We returned to Abrahamskraal hide, but, apart from two Common Greenshank and Barn Swallows coming though as the rain started to fall, there was nothing new. With the weather deteriorating, we headed back up the lagoon, straight into a torrential downpour. This seemed to spell an end to the day's birding, but suddenly the weather cleared, the sun came out, frogs started calling all around us and the birds seemed to become far more active. A female Southern Black Korhaan with a fairly large chick was seen in the road, and Seeberg Hill gave us excellent views of a male.
Southern Black Korhaan
We returned to the Seeberg hide and added a few bush-birds such as Karoo Scrub-Robin and Karoo Prinia, and a few additional waders such as Whimbrel and Bar-tailed Godwit were present at the hide. Eventually we returned to Langebaan at 18h00, with Spotted Thick-knee on a driveway and a pair of Crowned Lapwing in town, our last birds of the day. Despite the very variable weather it had been a successful outing with a species count of 83 (one heard only).
Our Cape tours and day trips are aimed at keen birders and nature enthusiasts. They have been designed to see as many endemic birds as possible. While on the walks, we spend a lot of time looking for other aspects of wildlife such as mammals, chameleons, geckos, butterflies and interesting plants. We can also customise any itinerary to suit to the keen birder, the wildlife enthusiast or both.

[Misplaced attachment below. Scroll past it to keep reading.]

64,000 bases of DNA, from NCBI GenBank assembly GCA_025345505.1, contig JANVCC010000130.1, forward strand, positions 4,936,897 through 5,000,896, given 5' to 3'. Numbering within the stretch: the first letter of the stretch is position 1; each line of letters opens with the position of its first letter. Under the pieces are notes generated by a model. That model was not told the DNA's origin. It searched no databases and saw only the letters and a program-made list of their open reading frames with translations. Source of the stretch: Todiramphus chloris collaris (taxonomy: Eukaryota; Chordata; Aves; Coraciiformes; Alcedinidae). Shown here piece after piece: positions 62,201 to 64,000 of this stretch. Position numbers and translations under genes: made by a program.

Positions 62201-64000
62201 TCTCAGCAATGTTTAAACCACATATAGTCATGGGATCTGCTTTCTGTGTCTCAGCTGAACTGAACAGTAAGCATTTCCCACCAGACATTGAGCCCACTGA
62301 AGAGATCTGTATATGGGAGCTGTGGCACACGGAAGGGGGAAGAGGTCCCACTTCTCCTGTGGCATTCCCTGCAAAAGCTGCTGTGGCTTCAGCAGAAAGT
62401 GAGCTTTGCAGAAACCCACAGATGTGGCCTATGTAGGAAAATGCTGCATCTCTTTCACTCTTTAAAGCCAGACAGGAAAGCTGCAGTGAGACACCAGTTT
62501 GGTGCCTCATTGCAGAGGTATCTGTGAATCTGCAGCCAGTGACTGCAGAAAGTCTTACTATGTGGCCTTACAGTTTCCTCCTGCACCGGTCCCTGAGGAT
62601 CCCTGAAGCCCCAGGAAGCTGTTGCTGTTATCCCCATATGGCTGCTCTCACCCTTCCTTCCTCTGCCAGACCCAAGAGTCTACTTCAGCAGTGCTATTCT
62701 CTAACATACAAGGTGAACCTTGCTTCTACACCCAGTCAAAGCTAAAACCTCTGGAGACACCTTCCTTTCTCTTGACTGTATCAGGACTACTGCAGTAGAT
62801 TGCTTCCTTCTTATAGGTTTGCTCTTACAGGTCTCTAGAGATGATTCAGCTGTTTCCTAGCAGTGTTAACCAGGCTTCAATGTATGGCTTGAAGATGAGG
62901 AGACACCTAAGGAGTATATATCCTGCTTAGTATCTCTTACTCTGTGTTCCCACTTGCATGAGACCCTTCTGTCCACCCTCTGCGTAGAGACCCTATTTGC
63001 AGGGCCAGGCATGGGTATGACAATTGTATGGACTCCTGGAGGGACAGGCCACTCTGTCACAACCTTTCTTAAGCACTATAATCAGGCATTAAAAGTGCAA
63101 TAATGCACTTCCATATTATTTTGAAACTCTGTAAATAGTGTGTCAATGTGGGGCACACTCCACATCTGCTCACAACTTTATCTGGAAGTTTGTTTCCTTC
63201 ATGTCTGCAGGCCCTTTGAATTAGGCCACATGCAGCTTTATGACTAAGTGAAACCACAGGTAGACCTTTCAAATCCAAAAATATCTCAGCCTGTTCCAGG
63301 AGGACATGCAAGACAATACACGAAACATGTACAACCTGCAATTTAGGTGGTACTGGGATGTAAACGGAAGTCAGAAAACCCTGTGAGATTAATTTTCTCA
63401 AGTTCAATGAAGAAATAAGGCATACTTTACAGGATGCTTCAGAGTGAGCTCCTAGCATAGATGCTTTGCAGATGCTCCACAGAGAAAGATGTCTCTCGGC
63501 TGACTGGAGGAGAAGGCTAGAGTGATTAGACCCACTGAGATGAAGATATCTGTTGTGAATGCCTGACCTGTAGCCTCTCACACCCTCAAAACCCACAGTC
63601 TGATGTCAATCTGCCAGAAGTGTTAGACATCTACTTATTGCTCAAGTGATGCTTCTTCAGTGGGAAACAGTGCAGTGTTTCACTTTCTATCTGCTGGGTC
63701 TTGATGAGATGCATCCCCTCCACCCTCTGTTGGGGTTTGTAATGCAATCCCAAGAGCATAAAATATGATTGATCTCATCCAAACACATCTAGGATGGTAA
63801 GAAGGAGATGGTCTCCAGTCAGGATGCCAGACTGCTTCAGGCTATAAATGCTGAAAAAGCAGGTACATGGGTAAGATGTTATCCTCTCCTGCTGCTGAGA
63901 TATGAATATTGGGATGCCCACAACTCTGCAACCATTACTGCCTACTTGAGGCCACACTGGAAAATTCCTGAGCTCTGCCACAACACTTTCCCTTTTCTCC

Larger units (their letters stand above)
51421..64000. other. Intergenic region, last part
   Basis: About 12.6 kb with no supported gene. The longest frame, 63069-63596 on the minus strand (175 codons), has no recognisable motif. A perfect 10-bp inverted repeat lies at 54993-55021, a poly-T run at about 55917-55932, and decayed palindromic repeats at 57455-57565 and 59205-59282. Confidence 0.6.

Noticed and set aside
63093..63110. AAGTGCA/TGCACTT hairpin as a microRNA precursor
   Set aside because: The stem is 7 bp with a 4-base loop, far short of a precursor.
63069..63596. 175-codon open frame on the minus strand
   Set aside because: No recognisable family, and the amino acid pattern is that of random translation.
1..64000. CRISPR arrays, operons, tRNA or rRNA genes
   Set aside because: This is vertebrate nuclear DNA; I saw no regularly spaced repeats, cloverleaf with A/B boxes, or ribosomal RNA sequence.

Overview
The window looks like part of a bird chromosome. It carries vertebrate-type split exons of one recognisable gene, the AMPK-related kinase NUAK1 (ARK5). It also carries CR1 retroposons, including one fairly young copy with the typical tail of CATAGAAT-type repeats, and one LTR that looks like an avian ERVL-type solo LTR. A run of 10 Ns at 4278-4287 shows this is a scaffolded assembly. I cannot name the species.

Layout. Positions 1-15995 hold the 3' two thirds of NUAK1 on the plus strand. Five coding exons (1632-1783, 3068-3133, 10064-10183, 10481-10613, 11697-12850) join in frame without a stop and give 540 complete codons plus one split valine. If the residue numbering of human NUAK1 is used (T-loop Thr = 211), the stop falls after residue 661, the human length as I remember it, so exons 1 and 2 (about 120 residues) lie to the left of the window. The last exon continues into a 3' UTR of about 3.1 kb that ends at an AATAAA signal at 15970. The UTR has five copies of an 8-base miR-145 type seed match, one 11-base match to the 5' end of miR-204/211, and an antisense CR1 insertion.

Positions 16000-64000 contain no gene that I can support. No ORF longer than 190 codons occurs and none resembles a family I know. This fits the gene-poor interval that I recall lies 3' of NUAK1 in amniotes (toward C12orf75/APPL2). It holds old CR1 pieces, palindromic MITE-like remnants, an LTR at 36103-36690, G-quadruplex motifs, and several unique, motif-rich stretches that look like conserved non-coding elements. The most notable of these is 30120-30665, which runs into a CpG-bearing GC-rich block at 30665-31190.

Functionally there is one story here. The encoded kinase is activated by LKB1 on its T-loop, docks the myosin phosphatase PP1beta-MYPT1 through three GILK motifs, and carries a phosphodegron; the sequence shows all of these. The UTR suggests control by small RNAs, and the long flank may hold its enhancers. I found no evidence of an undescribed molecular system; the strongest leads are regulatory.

Many participants on our tours and day trips are amateur wildlife photographers. And when we get excellent views of a bird or mammal, some time is usually spent watching and photographing it. However, this is not a photographic tour and once the majority of the people have felt that they have absorbed the animal or bird to their satisfaction, then we move on in search of the next encounter. Thus, while the photographic opportunities are very good, the group will only occasionally wait for somebody who wants to spend even longer getting better photos.
Only a low level of fitness is required.
Throughout the year.
Moderate; can be warm in summer and chilly in winter.
A good standard of accommodation in guest houses, lodges and small hotels.
Birding Africa is a specialist birding tour company customising tours for both world listers and more relaxed holiday birders. We combine interests in mammals, butterflies, dragonflies, botany and other natural history aspects and will guide you to Africa's and Madagascar's most diverse birding destinations. Our guides' knowledge of African birds and birding areas is our greatest strength and together we have rediscovered species, shared exciting observations with the birding community and had a fun time exploring our home continent. We've even written two acclaimed guide books on where to find Southern Africa's and Madagascar's best birds. Birding is more than our passion, it's our lifestyle, and we are dedicated to making professional, best value trips filled with endemic species and unique wildlife experiences. Since 1997, we've run bird watching tours in South Africa and further into Africa for individual birders, small birding groups and top international tour companies. We've run Conservation Tours in association with the African Bird Club and work with and consult for a number of other top international tour companies and the BBC Natural History Unit.